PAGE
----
Tonsillitis is an inflammatory disease that can cause a sore throat, fever and difficulty swallowing. It is most common in children between preschool age to the mid-teenage years.
Tonsils are the oval-shaped areas of pink tissue located at the back of your throat––there’s one on each side. Tonsillitis occurs when your tonsils become infected by a virus or bacteria.
Common symptoms of tonsillitis include red swollen tonsils, white or yellow coating or patches on the tonsils, enlarged lymph nodes in the neck, bad breath, stiff neck and headaches. If you have a young child who can’t describe how they feel, look out for symptoms including drooling due to difficulty swallowing, refusal to eat and unusual fussiness.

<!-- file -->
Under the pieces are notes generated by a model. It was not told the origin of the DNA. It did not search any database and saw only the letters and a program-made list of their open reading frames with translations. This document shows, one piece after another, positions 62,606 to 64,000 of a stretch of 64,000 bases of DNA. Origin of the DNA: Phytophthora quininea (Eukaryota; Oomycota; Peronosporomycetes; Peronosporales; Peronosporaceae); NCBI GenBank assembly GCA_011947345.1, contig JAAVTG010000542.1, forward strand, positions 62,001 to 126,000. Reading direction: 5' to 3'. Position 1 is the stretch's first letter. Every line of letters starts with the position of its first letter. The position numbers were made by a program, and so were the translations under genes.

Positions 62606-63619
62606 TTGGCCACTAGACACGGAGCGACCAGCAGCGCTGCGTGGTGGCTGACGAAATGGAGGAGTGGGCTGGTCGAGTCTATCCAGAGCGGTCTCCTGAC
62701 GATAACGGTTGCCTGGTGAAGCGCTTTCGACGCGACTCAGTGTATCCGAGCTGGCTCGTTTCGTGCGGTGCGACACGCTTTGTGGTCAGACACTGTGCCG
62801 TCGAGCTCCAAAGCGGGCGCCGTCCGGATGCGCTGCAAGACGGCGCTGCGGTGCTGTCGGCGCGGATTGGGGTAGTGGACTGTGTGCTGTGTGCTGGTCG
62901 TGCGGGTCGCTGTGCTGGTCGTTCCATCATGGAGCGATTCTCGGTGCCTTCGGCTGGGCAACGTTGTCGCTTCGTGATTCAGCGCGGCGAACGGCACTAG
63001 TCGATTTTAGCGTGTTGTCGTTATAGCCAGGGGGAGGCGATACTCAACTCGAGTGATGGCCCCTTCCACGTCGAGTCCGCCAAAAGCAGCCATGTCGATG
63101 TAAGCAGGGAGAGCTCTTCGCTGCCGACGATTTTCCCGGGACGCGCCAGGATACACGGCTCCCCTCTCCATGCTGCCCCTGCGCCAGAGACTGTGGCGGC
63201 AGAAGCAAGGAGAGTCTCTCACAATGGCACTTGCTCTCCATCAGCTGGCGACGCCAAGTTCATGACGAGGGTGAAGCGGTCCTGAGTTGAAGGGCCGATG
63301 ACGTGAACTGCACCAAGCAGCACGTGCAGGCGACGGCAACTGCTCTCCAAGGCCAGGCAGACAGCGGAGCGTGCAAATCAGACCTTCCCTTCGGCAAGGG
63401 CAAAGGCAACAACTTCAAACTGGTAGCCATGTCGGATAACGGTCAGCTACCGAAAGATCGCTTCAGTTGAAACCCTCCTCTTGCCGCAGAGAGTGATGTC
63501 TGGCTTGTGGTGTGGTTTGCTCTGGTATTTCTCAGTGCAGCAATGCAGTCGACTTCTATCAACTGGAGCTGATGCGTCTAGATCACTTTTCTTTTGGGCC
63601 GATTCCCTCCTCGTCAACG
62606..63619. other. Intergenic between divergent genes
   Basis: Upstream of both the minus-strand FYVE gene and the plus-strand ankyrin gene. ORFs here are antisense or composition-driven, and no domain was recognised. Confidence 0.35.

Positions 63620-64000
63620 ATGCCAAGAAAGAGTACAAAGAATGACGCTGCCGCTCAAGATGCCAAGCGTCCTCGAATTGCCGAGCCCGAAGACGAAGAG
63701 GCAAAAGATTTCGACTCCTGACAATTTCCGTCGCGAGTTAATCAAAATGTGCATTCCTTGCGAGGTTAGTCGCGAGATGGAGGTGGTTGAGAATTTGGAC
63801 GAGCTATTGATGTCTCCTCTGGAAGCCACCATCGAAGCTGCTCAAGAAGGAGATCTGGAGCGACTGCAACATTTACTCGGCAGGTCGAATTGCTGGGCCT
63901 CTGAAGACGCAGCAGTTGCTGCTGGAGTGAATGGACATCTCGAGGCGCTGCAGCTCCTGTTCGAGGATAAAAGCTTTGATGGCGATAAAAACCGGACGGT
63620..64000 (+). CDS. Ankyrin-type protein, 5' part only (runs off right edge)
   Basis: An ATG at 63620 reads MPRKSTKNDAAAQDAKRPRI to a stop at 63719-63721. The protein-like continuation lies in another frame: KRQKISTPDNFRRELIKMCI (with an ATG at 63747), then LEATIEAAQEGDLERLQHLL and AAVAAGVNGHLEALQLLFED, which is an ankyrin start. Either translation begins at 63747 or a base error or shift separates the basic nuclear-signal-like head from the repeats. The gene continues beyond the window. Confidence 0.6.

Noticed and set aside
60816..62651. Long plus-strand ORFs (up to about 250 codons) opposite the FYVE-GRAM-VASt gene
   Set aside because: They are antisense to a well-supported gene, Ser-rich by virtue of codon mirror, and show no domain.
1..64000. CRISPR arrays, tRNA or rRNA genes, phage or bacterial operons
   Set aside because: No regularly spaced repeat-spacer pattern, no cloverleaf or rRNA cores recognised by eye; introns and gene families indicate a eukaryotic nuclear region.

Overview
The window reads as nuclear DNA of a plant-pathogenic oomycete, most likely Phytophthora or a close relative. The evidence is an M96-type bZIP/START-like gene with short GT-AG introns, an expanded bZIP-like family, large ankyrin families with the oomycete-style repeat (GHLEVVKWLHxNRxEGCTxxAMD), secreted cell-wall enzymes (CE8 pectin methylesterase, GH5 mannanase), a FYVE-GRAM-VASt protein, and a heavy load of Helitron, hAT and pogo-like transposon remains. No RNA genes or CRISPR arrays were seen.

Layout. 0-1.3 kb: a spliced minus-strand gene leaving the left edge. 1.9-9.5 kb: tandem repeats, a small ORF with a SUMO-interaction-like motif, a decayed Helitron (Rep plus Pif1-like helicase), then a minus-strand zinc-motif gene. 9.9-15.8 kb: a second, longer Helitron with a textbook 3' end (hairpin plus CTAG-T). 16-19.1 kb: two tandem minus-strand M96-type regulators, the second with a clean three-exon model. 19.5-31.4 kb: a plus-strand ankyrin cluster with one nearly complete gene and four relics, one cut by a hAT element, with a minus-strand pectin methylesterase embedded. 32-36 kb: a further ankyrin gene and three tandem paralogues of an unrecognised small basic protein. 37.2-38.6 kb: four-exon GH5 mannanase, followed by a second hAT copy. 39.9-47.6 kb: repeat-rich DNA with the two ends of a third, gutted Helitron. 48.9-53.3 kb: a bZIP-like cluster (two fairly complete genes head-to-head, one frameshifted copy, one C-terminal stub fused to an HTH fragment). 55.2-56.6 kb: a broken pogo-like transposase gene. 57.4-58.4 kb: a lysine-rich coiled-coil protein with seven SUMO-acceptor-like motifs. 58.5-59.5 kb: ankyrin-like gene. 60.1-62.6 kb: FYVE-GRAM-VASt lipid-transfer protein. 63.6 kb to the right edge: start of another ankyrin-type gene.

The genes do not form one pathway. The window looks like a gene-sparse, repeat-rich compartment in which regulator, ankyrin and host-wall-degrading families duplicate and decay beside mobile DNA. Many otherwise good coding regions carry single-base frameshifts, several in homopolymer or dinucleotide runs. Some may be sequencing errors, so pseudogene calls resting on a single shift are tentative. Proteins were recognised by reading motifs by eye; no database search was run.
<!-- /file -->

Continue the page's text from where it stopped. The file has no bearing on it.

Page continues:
Our Approach to Tonsillitis
One case of tonsillitis doesn’t warrant surgery, but if you experience persistent trouble with your tonsils, your doctor may recommend they be removed with surgery (tonsillectomy).
If you experience recurring, chronic or severe tonsillitis, or complications from enlarged tonsils, talk to an Inspira doctor about treatment options. Your doctor may suggest a tonsillectomy if:
- There have been more than seven episodes in one year
- Tonsils create breathing or swallowing difficulty
- Tonsillitis does not respond to antibiotic treatment
- Tonsillitis causes obstructive sleep apnea